He broke out as Dr. Robert Caldwell in St. Elsewhere

With an Emmy nomination for his performance as Robert Dunlap in the 1977 mini-series "Eleanor and Franklin: The White House Years," Mark Harmon's career was on the upswing (via Emmys). In the 1980s, he played serial killer Ted Bundy in the mini-series "The Deliberate Stranger" to critical acclaim — earning a Golden Globe nomination for his performance — and starred in various projects like the Western "Wyatt Earp," the dark comedy "Fear and Loathing in Las Vegas," and the soap opera "Flamingo Road" (via IMDb).

However, his breakout role came in 1983 when he began acting as Dr. Robert Caldwell in the medical drama "St. Elsewhere." He portrayed the promiscuous plastic surgeon for three seasons, ending his time on the show with a groundbreaking off-screen death. His exit from the series made primetime TV history for being the first to have a character die after contracting HIV from unprotected sex (via Variety).

"At the time it was really risky, but years later it was something people talk about and remember. What they were saying about that character was simply not being done at that time," Harmon told Variety, referring to the stigma surrounding the HIV/AIDS epidemic of the 1980s. In addition to the historic role, Harmon was also named the "Sexiest Man Alive" by People in 1986.

Mark Harmon received an Emmy nod for The West Wing

From 1991 to 1993, Mark Harmon starred as Detective Dicky Cobb on the police drama "Reasonable Doubts," and then as the titular character in the crime drama "Charlie Grace" in 1995. Next, he joined the CBS show "Chicago Hope," in which he starred as Dr. Jack McNeil from 1996 to 2000. Along the way, he also directed two episodes of the medical drama (via IMDb).

Of Harmon's dozens of guest appearances and recurring roles over the years, his most popular is in "The West Wing." He starred in four episodes of the acclaimed political drama as Agent Simon Donovan, a Secret Service member assigned to protect C.J. Cregg (Allison Janney). Harmon praised the show's outstanding acting and writing, telling the Chicago Tribune that he didn't hesitate to accept the role. "I got a scene faxed to me by my agent late on a Wednesday afternoon, and Thursday morning I was working," he said.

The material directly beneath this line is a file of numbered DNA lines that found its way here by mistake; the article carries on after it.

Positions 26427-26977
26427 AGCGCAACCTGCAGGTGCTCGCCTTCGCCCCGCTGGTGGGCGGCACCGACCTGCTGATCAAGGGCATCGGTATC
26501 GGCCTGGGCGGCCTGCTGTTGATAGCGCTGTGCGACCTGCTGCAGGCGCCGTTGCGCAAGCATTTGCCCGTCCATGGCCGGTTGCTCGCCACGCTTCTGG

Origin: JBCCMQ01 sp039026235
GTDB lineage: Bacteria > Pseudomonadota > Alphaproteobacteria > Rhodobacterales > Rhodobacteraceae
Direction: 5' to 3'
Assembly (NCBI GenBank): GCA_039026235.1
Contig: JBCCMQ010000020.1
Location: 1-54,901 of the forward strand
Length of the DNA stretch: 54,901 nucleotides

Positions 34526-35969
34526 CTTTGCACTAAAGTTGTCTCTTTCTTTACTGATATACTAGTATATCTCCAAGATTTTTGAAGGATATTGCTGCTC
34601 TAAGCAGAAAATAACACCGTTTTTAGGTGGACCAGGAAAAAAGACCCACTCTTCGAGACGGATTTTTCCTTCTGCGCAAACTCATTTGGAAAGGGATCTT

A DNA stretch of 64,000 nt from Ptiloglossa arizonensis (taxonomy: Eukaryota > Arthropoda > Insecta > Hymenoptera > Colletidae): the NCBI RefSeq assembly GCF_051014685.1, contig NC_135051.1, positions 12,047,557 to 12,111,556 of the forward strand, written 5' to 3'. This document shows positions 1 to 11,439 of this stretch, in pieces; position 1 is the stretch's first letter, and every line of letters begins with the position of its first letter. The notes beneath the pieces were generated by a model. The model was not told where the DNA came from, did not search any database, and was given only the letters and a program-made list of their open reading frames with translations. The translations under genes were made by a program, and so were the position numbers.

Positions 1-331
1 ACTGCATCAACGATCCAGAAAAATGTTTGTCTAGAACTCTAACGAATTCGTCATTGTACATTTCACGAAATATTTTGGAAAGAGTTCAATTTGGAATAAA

Accepting this role was huge for Harmon's career — he received a Primetime Emmy nomination for Outstanding Guest Star in a Drama Series, and caught the eye of his future boss.

Mark Harmon joined the NCIS cast in 2003

After watching Mark Harmon's acclaimed guest performance on "The West Wing," producer Donald P. Bellisario brought the actor onto his legal drama "JAG," marking the first appearance of SSA Leroy Jethro Gibbs in 2003 (via Entertainment Weekly). Later that year, Harmon appeared as Gibbs on the "JAG" spin-off series, "NCIS," and the rest is history.

In 2008, Harmon went a step further and also began working behind the scenes as a producer and executive producer of the series he led (via Variety), and he later also worked as a producer on the spin-off series "NCIS: New Orleans." With nearly two decades devoted to the long-running franchise, it's not surprising that the actor decided to step back in Season 19 of "NCIS."

Despite going from a series regular to a guest star, showrunner Steven D. Binder said that Harmon will remain "an integral part of the fabric of the show." He also hinted that this isn't the end just yet, saying, "as longtime fans of the show may have noticed over the years ... never count Leroy Jethro Gibbs out," he said (via ET).